Edit to add: People have been wanting that kitty bottle. Might I point out that it is only the Limited Edition bottle and those go for 850 euros each :-(

Related reading on Perfume Shrine: Serge Lutens news and reviews, Paris shopping

Pics Less Than Zero via pastemagazine.com, Pretty Woman via blog.jinni.com.


  1. Hmmm...not sur what to think. I'm not a fougere kinda guy, so this sounds like a pass for me. Still, being a Lutens, it's always worth trying.

    Also baffled by the kitty on the bottle(?)

  2. Not sure what you mean by, 'The name means "black s[h]eath", but also the petticoat garment, etc...' The English word 'sheath' - followed or not by 'dress', means exactly the same as the French fourreau, i.e. a tight-fitting dress, unless the context indicates otherwise (swords, scissors, electric cables, flowers, er, contraception). And that's how most French women will understand the term. My dictionary tells me it has meant that since c.1780. I've never heard of the other meaning (petticoat).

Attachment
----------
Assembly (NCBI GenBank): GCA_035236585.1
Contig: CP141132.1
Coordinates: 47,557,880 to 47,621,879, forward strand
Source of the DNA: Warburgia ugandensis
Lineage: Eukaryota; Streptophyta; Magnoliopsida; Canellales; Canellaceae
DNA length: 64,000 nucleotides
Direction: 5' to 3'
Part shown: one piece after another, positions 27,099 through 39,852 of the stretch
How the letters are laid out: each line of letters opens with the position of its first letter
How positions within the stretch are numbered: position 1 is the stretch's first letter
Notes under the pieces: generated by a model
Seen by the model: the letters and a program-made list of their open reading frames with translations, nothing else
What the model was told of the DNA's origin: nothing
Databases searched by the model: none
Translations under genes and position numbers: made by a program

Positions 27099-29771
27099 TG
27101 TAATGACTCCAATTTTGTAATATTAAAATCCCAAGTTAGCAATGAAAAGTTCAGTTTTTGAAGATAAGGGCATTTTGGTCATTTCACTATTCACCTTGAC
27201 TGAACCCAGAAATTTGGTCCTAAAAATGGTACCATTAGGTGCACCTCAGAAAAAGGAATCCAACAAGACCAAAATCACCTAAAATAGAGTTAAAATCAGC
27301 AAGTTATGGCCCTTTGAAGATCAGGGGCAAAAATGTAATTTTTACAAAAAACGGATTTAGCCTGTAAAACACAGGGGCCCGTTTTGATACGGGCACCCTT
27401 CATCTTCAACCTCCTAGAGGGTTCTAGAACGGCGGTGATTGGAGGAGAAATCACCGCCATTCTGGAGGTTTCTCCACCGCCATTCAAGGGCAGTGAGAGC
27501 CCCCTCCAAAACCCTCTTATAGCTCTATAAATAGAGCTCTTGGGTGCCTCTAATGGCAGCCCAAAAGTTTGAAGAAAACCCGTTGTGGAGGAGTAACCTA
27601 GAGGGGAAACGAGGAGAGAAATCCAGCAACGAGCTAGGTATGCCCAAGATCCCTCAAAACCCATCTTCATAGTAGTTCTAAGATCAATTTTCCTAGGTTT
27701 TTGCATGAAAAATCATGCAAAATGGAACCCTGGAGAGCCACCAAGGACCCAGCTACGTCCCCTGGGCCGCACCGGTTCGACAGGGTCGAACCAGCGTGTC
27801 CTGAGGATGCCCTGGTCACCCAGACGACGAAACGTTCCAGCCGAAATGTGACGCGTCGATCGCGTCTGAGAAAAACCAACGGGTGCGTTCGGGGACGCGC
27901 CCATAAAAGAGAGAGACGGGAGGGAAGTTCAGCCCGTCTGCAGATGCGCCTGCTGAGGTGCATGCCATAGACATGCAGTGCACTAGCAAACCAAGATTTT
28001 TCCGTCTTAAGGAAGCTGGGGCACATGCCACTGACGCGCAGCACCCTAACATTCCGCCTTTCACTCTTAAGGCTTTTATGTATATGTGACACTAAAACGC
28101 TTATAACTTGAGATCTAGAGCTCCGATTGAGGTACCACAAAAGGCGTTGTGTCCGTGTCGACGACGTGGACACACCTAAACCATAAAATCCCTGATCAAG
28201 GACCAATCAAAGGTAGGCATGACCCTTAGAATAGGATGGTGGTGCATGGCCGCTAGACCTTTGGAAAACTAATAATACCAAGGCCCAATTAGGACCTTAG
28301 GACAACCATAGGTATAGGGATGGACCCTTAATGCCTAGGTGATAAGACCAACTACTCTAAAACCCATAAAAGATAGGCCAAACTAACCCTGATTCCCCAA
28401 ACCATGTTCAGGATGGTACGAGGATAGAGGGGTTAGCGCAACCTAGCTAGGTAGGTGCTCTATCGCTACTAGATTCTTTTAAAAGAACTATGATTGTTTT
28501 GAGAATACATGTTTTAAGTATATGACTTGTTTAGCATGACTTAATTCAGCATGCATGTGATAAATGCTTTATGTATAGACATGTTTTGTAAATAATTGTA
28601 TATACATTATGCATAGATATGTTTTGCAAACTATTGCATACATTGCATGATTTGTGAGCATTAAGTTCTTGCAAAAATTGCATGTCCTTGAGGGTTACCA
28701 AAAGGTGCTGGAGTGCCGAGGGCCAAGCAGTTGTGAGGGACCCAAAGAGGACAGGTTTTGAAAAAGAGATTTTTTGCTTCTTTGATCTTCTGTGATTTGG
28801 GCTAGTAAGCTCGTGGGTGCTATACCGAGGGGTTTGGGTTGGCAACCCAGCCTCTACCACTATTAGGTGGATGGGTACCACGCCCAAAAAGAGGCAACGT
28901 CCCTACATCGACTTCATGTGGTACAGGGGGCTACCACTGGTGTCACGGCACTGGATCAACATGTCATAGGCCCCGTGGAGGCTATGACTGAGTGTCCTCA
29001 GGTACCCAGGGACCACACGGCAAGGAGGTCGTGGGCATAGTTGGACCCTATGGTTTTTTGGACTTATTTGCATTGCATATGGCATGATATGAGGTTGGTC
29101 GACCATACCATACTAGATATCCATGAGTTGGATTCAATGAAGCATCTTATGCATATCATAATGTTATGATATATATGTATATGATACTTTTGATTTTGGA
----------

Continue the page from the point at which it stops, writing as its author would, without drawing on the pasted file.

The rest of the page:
3. I am so excited for this one! I am a fougere lover and spray with abandon when it comes to Le Male in spite of my feminine anatomy. I am dying to try this one. Thanks again for the great review. As far the jar goes, I would love to have that kitty sitting on my shelf!

  4. E, the fougere 80's style worries me but who knows? I was skeptical when I read about Fille en Aiguilles but I love it.

  5. Anonymous01:09

    i just want the kitty cat bottle. almost don't care how the jus smells - for once!

    good to have you back! - minette

  6. I'm not a fan of fougere fragrances, but I adore the smell of the ferns that grow wild around here (the northeastern U.S.). Yes, many ferns do indeed have a fragrance, and there's nothing like the marvelously green, sticky, sap-like smell of a ferny forest dell -- mosquitoes and all!